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|Chapter||4. Kubla Khan or A Vision in a Dream: A Fragment|
|Category||NCERT Solutions for Class 12|
The NCERT Solutions for Class 12 English are an excellent choice for students preparing for their board or any competitive exams. These solutions are made by expert teachers and faculties of English. Class 12 English Solutions, made by NCERTian, will help students understand the central theme of each chapter. They will strengthen your foundation in English and help you score good marks in the board examination. On this page, we have provided you with the Solutions of Kaleidoscope Poetry Chapter 4 – Kubla Khan or A Vision in a Dream: A Fragment.
NCERT Solutions for Class 12 English Kaleidoscope Chapter 4
Kubla Khan or A Vision in a Dream: A Fragment Solutions
Understanding the Poem
Find out where the river Alph is.
Answer) Alph River is a small river of Antarctica, running into Walcott Bay, Victoria Land. It is located in an ice-free region at the west of the Koettlitz Glacier, Scott Coast. Alph emerges from Trough Lake and flows through Walcott Lake, Howchin Lake, and Alph Lake.
Q1) Does the poem have a real geographical location?
How does the poet mix up the real and the imaginary to give a sense of the surreal?
Answer) The genesis of this poem is a vision seen by Coleridge in a trance-like state of mind. He tried to capture its essence, but an interruption caused an irreparable break in his poetic flow.
Coleridge’s poem adopts the character of Kubla Khan, the grandson of the legendary Mongol conqueror Genghis Khan. Genghis Khan took the initiative to build a summer palace in Xanadu, located in Mongolia.
In Kubla Khan, the poet talks about how Kubla sought to build a dome undisturbed by natural forces. He was against the natural forces of decay and degeneration and wanted to create a private world deprived of evolution. In contrast, the poet wants to build a dome in the air out of the natural forces, a creative cocoon that would make the poet feel happy. The poet doesn’t wish to go against the natural world. Instead, he wants to build something out of the natural forces that would easily mix with the world’s natural motions.
The introduction of the River Alph is another instance of how the poet combines the real and the imaginary. There is undoubtedly no river with that name though some scholars claim this to connect with the river Alpheus in Greece. The poet Coleridge continually shifts away from the real world by choosing specific figures and connecting them with imaginary concepts to provide a surrealistic effect.
Q2) Pick out
(i) contrasting images that are juxtaposed throughout the poem.
(ii) images that strike the eye and images that strike the ear, both positive and negative.
(iii) the words used to describe the movement of water.
(i) The poem consists of contradictory images. Here are a few instances from the poem:
The noisy and active river Alph contrasts with a calm and peaceful garden.
The gloomy and dim ocean is in contrast to the warm, lively forest.
The caves are freezing, icy and cold, contrasting them with domes that are warmer and gigantic.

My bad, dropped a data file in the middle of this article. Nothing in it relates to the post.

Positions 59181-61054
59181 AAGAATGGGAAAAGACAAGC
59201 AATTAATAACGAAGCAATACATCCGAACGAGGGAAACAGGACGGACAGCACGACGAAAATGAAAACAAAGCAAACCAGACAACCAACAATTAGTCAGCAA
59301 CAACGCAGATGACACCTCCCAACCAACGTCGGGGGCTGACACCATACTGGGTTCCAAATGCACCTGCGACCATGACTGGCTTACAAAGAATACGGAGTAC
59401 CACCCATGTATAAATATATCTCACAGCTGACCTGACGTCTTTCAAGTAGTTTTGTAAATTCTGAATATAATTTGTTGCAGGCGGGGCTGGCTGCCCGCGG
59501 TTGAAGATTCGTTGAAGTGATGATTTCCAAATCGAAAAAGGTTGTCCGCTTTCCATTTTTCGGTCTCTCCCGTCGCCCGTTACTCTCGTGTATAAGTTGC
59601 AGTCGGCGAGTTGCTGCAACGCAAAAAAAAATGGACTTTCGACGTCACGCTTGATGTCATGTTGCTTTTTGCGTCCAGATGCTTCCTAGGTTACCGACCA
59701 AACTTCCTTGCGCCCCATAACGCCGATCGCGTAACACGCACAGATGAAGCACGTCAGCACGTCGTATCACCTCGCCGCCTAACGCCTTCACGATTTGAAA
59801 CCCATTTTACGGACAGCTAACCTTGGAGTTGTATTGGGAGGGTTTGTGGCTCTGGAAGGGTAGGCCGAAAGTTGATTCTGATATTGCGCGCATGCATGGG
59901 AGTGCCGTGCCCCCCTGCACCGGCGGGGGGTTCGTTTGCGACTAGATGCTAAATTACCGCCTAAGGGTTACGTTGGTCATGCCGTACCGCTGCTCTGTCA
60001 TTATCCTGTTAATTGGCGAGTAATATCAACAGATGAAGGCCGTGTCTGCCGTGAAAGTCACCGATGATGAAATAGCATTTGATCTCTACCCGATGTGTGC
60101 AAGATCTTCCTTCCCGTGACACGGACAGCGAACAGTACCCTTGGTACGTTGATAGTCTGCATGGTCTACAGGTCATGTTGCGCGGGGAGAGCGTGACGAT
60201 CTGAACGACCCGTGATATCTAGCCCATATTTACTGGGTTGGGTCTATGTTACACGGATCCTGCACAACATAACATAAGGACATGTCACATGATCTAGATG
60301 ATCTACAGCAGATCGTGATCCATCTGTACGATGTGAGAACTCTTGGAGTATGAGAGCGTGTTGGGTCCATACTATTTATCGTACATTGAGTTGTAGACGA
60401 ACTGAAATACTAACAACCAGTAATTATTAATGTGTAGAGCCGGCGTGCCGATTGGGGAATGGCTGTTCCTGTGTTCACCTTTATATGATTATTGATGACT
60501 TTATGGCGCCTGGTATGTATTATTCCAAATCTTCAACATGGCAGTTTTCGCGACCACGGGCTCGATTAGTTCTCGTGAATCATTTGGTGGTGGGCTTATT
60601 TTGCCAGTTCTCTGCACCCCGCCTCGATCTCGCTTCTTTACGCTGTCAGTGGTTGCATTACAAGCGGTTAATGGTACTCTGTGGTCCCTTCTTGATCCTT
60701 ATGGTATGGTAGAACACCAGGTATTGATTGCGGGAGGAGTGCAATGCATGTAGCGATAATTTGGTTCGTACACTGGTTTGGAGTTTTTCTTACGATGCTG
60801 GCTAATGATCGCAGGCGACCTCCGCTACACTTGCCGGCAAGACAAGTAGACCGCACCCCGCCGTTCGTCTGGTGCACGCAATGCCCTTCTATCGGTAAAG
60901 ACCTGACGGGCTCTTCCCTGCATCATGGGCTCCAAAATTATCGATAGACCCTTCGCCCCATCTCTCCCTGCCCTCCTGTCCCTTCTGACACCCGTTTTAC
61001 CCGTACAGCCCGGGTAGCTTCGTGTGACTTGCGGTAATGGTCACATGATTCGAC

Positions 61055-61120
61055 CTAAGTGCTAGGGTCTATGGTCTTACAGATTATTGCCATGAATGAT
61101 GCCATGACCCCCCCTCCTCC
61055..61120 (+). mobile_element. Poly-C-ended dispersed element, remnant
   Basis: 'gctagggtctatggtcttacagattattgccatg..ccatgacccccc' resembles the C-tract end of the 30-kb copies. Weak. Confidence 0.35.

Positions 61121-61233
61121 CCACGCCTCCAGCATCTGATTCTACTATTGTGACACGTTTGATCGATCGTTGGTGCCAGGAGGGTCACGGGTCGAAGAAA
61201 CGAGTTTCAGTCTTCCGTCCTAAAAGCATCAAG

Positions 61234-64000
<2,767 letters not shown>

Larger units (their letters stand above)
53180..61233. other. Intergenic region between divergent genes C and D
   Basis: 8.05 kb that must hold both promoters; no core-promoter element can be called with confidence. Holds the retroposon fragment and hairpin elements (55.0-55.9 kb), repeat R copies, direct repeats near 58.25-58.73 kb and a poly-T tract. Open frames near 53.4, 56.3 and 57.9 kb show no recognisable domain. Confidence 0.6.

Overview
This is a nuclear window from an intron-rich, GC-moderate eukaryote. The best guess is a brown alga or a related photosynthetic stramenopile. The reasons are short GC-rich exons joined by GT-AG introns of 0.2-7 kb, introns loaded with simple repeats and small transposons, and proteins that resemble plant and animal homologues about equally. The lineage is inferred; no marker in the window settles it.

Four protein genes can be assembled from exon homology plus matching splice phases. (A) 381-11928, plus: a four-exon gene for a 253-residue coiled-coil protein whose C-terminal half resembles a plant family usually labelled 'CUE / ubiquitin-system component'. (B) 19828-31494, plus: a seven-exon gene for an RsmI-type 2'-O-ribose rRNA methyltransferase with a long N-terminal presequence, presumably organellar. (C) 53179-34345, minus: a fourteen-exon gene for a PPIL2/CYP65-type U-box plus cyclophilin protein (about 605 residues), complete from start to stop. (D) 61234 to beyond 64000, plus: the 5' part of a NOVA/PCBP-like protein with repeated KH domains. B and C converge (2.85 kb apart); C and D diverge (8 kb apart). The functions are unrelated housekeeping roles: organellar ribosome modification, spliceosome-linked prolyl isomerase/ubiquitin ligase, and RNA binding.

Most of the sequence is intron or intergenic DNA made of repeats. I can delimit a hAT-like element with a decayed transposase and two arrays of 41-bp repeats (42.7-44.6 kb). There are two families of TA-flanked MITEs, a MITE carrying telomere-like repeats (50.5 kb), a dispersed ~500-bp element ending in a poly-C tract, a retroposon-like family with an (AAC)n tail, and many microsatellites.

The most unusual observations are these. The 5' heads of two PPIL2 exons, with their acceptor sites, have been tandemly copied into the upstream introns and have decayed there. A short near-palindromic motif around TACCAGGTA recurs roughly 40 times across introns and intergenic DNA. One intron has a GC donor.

The ‘wailing woman’ image contrasts with her lover, whom the poet Coleridge considers a ‘demon’.
(ii) In Kubla Khan, we have images that strike the eyes.
Firstly, the name “Kubla Khan” imposes the trance-like effect on the reader the poet has been looking for.
The juxtaposition of the words’ waning’ and ‘wailing woman’ imparts a wailing sound.
In the line “Five miles meandering with a mazy motion”, there is alliteration in the “m” sound and creates a kind of motion sound as it describes.
The halting assonance in “As if this earth in fast thick pants were breathing” provides a sense of breathing.
(iii) The poet Coleridge uses different words to showcase various emotions and sounds. For instance, the poet attempts to visualize the river gushing down the hillside “momently” like a “fountain”: “A mighty fountain momently was forced.” The poet wants the reader to imagine the river as something that is recreated at every moment.
In the lines, “And mid these dancing rocks at once and ever. It flung up momently the sacred river”- the poet tries to make the readers visualize the river bouncing off the rocks.
Through the words- “Through wood and dale the sacred river ran, then reached the caverns measureless to man, and sank in tumult to a lifeless ocean”, the poet visualizes the river as it rushes down a deep canyon and cuts into a wooded hillside. The river then turns into a good, running river.
Q3) What is the discordant note heard at the end of the third stanza?
Can we relate this to the grandeur and turmoil that are a part of an emperor’s life?
Answer) In the third stanza, the speaker calls up Xanadu with a strange voice. The speaker is surprised by the images, imagines the image to be real, and cries out, “beware, beware”! describing the creature possessing “flashing eyes” and “floating hair”. The description of the animal indicates that something bad is going to happen soon. Many critics argue that the vision was the effect of opium intake, while others have denied this and tried to explain it as a final vision of Kubla Khan, which turned into a mysterious and strange ghost. Thus, the third stanza creates an ambiguous and peculiar kind of atmosphere.